Baseball and the American Character: Exploring the Influence of the National Pastime on the Origins of the Contemporary American Identity

Kenneth Robert White


This paper will examine how American political thought has been affected by the early history and mythology of baseball, rich with images of both individualism and communitarianism that were cultivated into an American cultural ideal by sporting goods magnate Albert Goodwill Spalding. The origins of this vision will be traced to Upstate New York and the creation of “The Doubleday Myth,” which effectively (and falsely) established Cooperstown, New York as the baseball capital of the world, and claimed the game of baseball for the American people outright, regardless of class, ethnicity, or political orientation. This paper will scrutinize the political maneuvering behind the birth of this myth and argue that Spalding essentially took the old “Alger Myth” and updated it to fit a modern vision of Americanism. Capitalizing in part on a wave of patriotic sentiment at the turn of the 20th century, Spalding's narrative surrounding the game was able to capture the cultural nuances and realities of the nation, and establish baseball as the centerpiece of a uniquely "American" way of life characterized by the distinctive promises of hope, renewal, and infinite opportunity. Today, however, this vision may no longer be compatible with the contemporary world. This presentation will seek to explain how and why the Doubleday Myth still endures, and whether its foundation has contributed to its longevity. In addition, this paper will directly address two key findings of this research effort. First, the boom of technological advances in the nineteenth century legislative reforms of the Progressive Era were instrumental to the development of baseball as an urban public spectacle, and its eventual establishment as an American cultural universal. Second, the direct connection between American exceptionalism and baseball—carefully cultivated by the efforts of Albert Goodwill Spalding—allowed the game to develop a “constitutional soul” in the twentieth century, intertwining traditional American values with the rules and presentation of the game. As a result, politicians have looked to the game as a source of rhetorical universality, employing baseball as a tool of “dogmatic formalism” in which history is restated in more idealistic, patriotic, nationalist terms. This presentation will also reflect more broadly on the effects of the Alger and Doubleday myths on the development of American civic identities in the twentieth and twenty-first centuries.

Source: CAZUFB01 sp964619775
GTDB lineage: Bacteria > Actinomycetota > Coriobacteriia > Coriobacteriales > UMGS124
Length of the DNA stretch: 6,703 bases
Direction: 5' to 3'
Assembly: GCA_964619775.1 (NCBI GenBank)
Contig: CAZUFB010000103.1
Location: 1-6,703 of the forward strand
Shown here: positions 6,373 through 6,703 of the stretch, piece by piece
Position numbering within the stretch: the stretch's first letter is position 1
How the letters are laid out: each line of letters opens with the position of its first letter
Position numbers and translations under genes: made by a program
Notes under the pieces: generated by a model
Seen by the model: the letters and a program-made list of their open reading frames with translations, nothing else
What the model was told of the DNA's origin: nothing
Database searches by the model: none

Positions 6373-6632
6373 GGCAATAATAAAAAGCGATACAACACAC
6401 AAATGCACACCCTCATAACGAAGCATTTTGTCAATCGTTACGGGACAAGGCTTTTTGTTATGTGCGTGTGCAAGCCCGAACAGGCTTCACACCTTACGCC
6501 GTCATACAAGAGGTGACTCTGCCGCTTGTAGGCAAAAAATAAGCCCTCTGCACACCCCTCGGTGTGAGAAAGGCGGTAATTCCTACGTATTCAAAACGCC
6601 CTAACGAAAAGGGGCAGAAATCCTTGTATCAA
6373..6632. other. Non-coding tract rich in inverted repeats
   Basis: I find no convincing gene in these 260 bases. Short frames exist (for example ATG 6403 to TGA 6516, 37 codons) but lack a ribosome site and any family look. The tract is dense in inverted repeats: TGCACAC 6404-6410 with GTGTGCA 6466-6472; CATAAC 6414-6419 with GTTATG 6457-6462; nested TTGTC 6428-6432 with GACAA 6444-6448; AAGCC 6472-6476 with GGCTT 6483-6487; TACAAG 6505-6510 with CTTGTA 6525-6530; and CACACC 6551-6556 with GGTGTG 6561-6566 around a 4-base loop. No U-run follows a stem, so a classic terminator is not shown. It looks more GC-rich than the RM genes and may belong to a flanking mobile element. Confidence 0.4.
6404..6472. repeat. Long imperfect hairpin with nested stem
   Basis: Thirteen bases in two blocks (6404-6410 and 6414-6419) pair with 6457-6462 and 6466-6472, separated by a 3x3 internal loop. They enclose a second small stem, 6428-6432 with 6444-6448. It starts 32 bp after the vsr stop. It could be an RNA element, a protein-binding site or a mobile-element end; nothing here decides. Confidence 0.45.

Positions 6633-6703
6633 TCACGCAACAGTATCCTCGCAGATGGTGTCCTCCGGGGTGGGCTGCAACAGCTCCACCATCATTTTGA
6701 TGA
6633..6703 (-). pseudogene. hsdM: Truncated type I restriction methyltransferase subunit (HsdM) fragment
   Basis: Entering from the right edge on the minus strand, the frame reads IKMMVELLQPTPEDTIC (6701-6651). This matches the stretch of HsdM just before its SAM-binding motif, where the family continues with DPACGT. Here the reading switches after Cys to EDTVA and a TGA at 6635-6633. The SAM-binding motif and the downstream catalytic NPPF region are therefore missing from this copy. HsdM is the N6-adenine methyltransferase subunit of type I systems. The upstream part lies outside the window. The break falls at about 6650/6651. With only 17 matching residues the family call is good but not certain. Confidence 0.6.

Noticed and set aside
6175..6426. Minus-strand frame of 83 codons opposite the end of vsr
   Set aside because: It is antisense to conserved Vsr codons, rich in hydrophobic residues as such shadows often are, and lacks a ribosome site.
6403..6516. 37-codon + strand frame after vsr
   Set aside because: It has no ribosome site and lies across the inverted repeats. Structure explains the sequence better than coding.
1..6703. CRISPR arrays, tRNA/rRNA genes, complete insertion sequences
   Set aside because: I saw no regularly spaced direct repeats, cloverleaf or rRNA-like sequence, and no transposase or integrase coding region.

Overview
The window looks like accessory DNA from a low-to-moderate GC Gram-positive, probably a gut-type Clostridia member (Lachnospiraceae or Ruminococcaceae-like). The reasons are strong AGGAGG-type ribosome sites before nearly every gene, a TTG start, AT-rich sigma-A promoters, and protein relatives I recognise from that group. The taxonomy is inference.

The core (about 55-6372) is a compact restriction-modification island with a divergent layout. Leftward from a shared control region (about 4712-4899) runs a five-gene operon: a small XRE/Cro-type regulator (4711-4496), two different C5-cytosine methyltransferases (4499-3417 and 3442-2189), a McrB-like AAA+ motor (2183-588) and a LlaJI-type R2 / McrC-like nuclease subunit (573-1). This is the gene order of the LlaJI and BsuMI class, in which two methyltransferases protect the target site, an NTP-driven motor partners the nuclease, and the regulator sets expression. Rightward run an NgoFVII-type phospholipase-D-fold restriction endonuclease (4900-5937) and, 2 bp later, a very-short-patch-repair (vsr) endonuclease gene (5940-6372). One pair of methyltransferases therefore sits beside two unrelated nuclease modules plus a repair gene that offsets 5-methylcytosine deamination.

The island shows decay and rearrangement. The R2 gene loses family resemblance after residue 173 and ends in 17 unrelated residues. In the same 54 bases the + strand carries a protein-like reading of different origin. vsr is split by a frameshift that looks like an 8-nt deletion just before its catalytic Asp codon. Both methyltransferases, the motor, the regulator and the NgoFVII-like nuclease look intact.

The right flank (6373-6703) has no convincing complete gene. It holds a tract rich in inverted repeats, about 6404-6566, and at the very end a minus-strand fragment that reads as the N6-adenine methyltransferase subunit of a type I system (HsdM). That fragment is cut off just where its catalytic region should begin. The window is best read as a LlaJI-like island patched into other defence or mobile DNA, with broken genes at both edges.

Baseball; American Identity; Albert Spalding

Full Text: PDF


  • There are currently no refbacks.